You have 5,000 cows. None of them belong to you.
You charge the owners for storing them.


You have two cows.
You have 300 people milking them. You claim that you have full employment and high bovine productivity.
You arrest the newsman who reported the real situation.


You have two cows.
You worship them.


You have 2 cows but owe Santander for 6.
Nobody drinks milk.
You have a siesta and read about the collapse of the Euro


You lease 2 cows and pay somebody 3 times the going rate to milk them using borrowed money. You refinance the 4 cows to secure the services of Goldman Sachs. They sell the future milk production of the 60 cows and fund your lifestyle. You retire to anywhere that doesn’t use the Euro.


You have two cows.
Both are mad.


Everyone thinks you have lots of cows. You tell them that you have none. No one believes you, so they bomb the crap out of you and invade your country.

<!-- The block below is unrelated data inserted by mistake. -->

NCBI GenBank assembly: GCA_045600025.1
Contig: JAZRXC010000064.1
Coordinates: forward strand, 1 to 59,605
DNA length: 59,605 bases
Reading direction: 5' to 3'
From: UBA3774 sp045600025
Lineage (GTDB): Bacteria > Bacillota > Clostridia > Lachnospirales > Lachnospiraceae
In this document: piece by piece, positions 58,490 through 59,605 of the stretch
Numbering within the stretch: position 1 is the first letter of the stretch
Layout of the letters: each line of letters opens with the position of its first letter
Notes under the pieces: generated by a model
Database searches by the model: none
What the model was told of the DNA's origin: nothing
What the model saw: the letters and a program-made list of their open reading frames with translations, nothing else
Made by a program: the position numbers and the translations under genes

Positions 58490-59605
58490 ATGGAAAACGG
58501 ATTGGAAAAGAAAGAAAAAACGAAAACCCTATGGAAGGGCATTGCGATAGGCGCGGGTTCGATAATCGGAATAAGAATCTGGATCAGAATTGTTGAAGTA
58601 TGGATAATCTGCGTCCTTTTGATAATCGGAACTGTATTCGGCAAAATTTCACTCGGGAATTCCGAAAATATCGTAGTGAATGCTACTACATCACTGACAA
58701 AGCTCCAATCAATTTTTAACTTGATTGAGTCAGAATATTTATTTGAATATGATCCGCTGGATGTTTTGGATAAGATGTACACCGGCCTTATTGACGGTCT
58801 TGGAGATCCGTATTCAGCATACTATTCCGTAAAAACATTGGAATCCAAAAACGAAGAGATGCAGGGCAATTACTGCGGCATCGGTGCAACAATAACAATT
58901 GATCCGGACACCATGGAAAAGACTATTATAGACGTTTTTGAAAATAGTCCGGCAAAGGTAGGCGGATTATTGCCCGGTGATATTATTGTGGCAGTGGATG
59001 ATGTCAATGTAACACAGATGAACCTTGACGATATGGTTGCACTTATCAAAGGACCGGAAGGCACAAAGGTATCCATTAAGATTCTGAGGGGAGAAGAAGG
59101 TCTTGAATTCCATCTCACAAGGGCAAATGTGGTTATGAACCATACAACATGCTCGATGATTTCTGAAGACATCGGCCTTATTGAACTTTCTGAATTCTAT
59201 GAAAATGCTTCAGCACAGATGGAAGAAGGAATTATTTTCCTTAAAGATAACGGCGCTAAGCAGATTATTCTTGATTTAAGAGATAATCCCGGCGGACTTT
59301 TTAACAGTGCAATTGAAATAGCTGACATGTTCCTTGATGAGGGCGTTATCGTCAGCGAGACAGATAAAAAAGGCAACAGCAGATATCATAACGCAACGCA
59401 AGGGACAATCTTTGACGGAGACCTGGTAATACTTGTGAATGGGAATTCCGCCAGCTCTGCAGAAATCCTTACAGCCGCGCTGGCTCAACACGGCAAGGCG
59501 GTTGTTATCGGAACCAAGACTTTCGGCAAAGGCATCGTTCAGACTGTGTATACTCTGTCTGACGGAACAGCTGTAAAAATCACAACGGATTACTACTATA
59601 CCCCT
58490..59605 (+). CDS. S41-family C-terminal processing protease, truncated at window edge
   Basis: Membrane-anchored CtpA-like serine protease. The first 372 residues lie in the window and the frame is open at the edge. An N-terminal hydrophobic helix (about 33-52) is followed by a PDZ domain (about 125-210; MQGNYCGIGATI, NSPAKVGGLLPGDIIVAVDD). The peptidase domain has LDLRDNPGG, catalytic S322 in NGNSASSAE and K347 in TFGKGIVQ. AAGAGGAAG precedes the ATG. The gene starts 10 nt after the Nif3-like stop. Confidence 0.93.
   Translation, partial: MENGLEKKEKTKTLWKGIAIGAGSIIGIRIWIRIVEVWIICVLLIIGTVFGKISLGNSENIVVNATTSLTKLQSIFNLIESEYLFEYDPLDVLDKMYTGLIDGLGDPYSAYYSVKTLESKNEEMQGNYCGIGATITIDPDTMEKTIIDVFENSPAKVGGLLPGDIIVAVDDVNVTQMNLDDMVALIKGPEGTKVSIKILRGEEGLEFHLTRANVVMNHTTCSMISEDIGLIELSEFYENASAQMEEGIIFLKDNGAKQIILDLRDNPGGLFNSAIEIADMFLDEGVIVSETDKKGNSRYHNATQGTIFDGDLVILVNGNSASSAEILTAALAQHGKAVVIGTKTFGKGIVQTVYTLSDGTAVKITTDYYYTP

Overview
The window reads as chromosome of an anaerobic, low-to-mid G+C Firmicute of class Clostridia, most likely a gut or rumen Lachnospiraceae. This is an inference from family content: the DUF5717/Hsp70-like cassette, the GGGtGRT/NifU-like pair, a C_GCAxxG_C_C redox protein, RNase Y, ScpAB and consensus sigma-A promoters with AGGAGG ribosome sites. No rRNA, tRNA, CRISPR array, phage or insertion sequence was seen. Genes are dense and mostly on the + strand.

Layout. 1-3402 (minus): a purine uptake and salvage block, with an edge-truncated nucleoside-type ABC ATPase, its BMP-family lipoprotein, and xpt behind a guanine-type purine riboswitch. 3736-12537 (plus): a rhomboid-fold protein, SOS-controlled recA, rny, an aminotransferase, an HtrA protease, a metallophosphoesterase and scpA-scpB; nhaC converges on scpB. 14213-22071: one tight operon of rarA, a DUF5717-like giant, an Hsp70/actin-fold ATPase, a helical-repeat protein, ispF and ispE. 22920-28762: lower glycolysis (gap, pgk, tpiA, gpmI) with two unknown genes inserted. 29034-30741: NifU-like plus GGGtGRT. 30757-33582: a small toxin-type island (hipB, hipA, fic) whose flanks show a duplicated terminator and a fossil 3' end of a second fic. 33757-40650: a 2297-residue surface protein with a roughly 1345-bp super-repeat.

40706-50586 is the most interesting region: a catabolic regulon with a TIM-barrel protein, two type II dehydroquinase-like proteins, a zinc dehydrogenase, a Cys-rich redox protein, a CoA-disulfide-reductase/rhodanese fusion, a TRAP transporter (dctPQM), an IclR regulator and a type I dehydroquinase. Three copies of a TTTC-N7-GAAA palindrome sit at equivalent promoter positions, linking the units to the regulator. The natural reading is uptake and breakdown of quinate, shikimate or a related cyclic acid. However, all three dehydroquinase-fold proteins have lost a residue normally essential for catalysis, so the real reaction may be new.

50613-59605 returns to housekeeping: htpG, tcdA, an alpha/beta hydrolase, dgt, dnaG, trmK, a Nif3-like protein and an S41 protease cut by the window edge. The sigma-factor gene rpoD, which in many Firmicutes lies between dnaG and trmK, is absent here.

You still have no cows, but at least you are now a democracy.


You have two cows. Business seems pretty good. You close the office and go for a few beers to celebrate.


You have two cows.
The one on the left looks very attractive.


You don’t have any cows.
But you claim sovereignty over the ones belonging to your neighbour.

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How to register a company in Hong Kong as a Foreigner?

Posted By Fu Manchu On In Company formation | No Comments

How to register a company in Hong Kong as a foreigner?

It is relatively easy for a foreigner to set up a business in Hong Kong, even if they are the only director and sole shareholder. A local director is not required and shareholders can be from anywhere. The company secretary would normally be our office as we take care of annual returns and similar.


One of the significant benefits is that Hong Kong is not generally considered an offshore jurisdiction which means, while you can do business with mainland China, you can also trade with areas such as the EU and USA. 

Three steps in opening a Hong Kong company

This is a relatively straight forward process: